to the frontend CPUs and (b) CPU power on the frontend CPUs to analyzer the waveforms.

John
  356   27 Feb 2007 Stefan RittForumevent builder scalability
> Our bottle neck is (a) compactPCI backplane reading data from waveform digitizers
> to the frontend CPUs and (b) CPU power on the frontend CPUs to analyzer the waveforms.

I forgot to mention that our front-ends at MEG are 2.8 GHz dual Xenon with Hyperthreading.
This gives "virtual" 4 CPU cores which are really necessary for waveform calibration and
analysis. It makes use of the new multi-threading feature in the midas front-end. I run
actually 7 threads (one VME readout, 4 calibration threads, one encoding thread and the
main thread sending data to the backend. This speeds up data taking by a factor of four
compared to a single thread. So if one plans for waveform analysis in the frontend to
reduce the data, I would recommend a box with dual quad cores.
  357   02 Mar 2007 Kevin LynchForumevent builder scalability
> Hi there:
> I have a question if there's anybody out there running MIDAS with event builder
> that assembles events from more that just a few front ends (say on the order of
> 0x10 or more)?
> Any experiences with scalability?
> 
> Cheers
>  Piotr

Mulan (which you hopefully remember with great fondness :-) is currently running
around ten frontends, six of which produce data at any rate.  If I'm remembering
correctly, the event builder handles about 30-40MB/s.  You could probably ping Tim
Gorringe or his current postdoc Volodya Tishenko (tishenko@pa.uky.edu) if you want
more details.  Volodya solved a significant number of throughput related
bottlenecks in the year leading up to our 2006 run.
  358   03 Mar 2007 Piotr ZolnierczukForumevent builder scalability
Hi all,
thank you for all responses. 

It seems that there's no problem running MIDAS with event builder assembling
data from ~10 front-ends. How about ~100? One possible solution is to have a
multi-tiered architecture. 

The reason I am asking is that we are in the process of designing an Ethernet
based DAQ system with front-ends running on embedded computers (Linux/ARM
CPU/Xilinix FPGA) and MIDAS is one of my options as a DAQ framework.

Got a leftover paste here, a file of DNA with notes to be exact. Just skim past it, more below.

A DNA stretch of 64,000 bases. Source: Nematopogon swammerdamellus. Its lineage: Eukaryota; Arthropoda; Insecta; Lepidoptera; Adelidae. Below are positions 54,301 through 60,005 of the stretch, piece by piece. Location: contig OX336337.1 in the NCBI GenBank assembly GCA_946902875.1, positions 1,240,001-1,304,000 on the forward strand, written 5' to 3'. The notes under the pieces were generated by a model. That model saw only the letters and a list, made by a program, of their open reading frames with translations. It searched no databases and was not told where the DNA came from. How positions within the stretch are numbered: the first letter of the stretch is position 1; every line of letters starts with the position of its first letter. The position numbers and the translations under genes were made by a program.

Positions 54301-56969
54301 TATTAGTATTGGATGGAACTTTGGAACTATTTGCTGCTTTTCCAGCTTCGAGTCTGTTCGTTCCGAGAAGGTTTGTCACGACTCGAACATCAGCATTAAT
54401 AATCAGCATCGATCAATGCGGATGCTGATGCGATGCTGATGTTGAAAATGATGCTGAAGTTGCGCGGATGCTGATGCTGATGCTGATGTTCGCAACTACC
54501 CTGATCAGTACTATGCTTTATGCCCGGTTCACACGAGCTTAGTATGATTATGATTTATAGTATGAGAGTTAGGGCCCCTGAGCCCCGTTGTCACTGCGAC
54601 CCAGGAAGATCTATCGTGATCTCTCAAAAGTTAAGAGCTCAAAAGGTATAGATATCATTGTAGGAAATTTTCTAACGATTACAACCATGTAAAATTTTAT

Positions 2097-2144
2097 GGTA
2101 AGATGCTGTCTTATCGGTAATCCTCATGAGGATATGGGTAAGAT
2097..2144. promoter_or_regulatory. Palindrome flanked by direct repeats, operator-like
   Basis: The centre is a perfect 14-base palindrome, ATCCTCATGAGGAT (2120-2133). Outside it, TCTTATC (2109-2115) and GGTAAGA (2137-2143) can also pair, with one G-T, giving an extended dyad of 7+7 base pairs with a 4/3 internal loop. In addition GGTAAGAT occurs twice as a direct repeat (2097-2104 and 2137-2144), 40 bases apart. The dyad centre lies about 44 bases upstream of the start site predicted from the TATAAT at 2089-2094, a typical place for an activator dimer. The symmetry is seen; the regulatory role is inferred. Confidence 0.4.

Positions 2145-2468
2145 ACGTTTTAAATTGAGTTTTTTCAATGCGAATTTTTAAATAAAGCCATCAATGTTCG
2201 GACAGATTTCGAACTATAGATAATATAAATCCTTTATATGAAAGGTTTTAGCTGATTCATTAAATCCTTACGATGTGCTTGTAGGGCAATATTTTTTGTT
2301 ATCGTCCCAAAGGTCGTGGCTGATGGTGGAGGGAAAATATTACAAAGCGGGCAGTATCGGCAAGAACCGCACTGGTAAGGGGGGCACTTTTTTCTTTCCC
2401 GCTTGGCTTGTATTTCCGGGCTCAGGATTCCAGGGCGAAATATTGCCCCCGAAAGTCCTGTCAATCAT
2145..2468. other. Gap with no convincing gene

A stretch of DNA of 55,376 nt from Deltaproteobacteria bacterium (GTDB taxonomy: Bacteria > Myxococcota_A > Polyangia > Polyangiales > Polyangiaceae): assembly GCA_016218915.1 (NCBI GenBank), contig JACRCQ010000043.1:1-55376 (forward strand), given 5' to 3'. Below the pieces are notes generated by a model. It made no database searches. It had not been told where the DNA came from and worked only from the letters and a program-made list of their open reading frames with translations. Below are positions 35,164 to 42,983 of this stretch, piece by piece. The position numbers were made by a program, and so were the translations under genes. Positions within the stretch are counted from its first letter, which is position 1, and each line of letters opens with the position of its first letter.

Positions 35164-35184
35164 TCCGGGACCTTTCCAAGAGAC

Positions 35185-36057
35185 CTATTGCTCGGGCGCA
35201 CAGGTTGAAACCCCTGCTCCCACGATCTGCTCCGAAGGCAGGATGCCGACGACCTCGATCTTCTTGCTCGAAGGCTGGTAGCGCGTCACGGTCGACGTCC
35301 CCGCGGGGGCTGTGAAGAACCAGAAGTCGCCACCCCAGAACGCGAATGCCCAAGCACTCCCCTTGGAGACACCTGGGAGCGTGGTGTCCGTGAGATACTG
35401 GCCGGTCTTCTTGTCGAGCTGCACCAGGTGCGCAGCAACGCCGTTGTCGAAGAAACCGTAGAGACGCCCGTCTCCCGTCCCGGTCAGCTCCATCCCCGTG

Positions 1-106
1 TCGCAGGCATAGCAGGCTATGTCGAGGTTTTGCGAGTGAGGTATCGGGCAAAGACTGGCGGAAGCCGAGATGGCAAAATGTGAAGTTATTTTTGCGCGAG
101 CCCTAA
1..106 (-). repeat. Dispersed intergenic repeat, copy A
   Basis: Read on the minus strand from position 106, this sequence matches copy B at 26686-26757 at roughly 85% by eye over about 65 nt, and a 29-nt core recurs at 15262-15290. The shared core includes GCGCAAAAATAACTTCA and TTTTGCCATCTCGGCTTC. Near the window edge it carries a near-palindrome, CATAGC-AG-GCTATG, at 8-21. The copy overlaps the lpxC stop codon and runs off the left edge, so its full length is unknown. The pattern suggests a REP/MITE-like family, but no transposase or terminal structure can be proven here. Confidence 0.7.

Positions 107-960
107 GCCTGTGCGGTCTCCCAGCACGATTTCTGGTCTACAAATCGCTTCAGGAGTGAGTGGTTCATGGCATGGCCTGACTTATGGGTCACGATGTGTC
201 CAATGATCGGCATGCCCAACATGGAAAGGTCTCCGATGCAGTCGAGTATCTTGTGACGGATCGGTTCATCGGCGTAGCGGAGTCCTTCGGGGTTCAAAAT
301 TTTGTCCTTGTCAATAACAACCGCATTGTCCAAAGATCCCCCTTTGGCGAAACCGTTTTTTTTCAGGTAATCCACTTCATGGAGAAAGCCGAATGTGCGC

I am open for advice/suggestions.

Thanks again
  Piotr
  359   03 Mar 2007 Stefan RittForumevent builder scalability
> It seems that there's no problem running MIDAS with event builder assembling
> data from ~10 front-ends. How about ~100? One possible solution is to have a
> multi-tiered architecture. 
> 
> The reason I am asking is that we are in the process of designing an Ethernet
> based DAQ system with front-ends running on embedded computers (Linux/ARM
> CPU/Xilinix FPGA) and MIDAS is one of my options as a DAQ framework.
> I am open for advice/suggestions.

The event builder is a standalone application not part of the "midas core". It
receives data from N producers and combines the fragments into events based on
their serial number as a dedicated process. If it would become a bottleneck, it
can simply be redesigned and optimized. I made currently good experience with
multi-threaded applications running on multi-core CPUs. Implementing your
multi-tiered architecture as a multi-threaded event builder, where each of ten
threads receives data from ten front-ends, combines them and passes them to the
"collector thread" would make sense to me. Between the threads you can pass data
with many GB/sec, as compared to an ethernet-based architecture. I currently
implemented the rb_xxx functions inside midas.c which lets you pass data between
threads on a zero-copy basis.

Inside the core functions of midas there is no limitations whatsoever. All
counters etc. are 32-bit, so you can run 2^32 data consumers etc. You will first
hit the OS process limit. What I'm more concerned is your network bandwidth. If
you run 100 front-ends each with more than 1MB/sec, you would hit the 1GBit limit
of your network card. If you put more network interfaces, you will hit the disk
I/O limit which is around 100-200MB/sec even on larger RAID1 disk arrays (unless
you do data compression during event building). 

Another limit I see is the run transition. On each start/stop of a run, the